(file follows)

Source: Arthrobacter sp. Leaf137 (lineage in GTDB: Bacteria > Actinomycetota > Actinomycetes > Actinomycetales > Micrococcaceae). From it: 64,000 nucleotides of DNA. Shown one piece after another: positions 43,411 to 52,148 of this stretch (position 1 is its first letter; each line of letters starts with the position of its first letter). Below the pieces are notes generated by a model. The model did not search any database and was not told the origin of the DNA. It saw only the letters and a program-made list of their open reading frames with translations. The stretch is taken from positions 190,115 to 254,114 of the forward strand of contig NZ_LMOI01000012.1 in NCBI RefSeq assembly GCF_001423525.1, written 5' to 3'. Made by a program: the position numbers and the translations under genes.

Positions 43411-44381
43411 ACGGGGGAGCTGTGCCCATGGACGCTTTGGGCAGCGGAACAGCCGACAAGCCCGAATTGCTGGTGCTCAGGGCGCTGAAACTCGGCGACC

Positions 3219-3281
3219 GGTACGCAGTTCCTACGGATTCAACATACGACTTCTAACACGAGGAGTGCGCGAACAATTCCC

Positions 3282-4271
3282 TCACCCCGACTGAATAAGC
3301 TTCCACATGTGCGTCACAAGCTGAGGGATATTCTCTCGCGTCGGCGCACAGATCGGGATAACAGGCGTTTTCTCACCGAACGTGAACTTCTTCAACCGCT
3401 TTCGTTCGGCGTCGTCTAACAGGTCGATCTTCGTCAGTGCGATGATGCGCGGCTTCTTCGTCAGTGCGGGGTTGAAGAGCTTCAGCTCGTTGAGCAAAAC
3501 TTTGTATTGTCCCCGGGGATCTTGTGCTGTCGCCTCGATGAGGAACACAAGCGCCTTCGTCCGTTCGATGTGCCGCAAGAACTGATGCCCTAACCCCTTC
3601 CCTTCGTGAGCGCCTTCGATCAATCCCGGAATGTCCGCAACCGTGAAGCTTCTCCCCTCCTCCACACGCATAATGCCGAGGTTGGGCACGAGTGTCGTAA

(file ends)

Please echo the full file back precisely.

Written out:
Source: Arthrobacter sp. Leaf137 (lineage in GTDB: Bacteria > Actinomycetota > Actinomycetes > Actinomycetales > Micrococcaceae). From it: 64,000 nucleotides of DNA. Shown one piece after another: positions 43,411 to 52,148 of this stretch (position 1 is its first letter; each line of letters starts with the position of its first letter). Below the pieces are notes generated by a model. The model did not search any database and was not told the origin of the DNA. It saw only the letters and a program-made list of their open reading frames with translations. The stretch is taken from positions 190,115 to 254,114 of the forward strand of contig NZ_LMOI01000012.1 in NCBI RefSeq assembly GCF_001423525.1, written 5' to 3'. Made by a program: the position numbers and the translations under genes.

Positions 43411-44381
43411 ACGGGGGAGCTGTGCCCATGGACGCTTTGGGCAGCGGAACAGCCGACAAGCCCGAATTGCTGGTGCTCAGGGCGCTGAAACTCGGCGACC

Positions 3219-3281
3219 GGTACGCAGTTCCTACGGATTCAACATACGACTTCTAACACGAGGAGTGCGCGAACAATTCCC

Positions 3282-4271
3282 TCACCCCGACTGAATAAGC
3301 TTCCACATGTGCGTCACAAGCTGAGGGATATTCTCTCGCGTCGGCGCACAGATCGGGATAACAGGCGTTTTCTCACCGAACGTGAACTTCTTCAACCGCT
3401 TTCGTTCGGCGTCGTCTAACAGGTCGATCTTCGTCAGTGCGATGATGCGCGGCTTCTTCGTCAGTGCGGGGTTGAAGAGCTTCAGCTCGTTGAGCAAAAC
3501 TTTGTATTGTCCCCGGGGATCTTGTGCTGTCGCCTCGATGAGGAACACAAGCGCCTTCGTCCGTTCGATGTGCCGCAAGAACTGATGCCCTAACCCCTTC
3601 CCTTCGTGAGCGCCTTCGATCAATCCCGGAATGTCCGCAACCGTGAAGCTTCTCCCCTCCTCCACACGCATAATGCCGAGGTTGGGCACGAGTGTCGTAA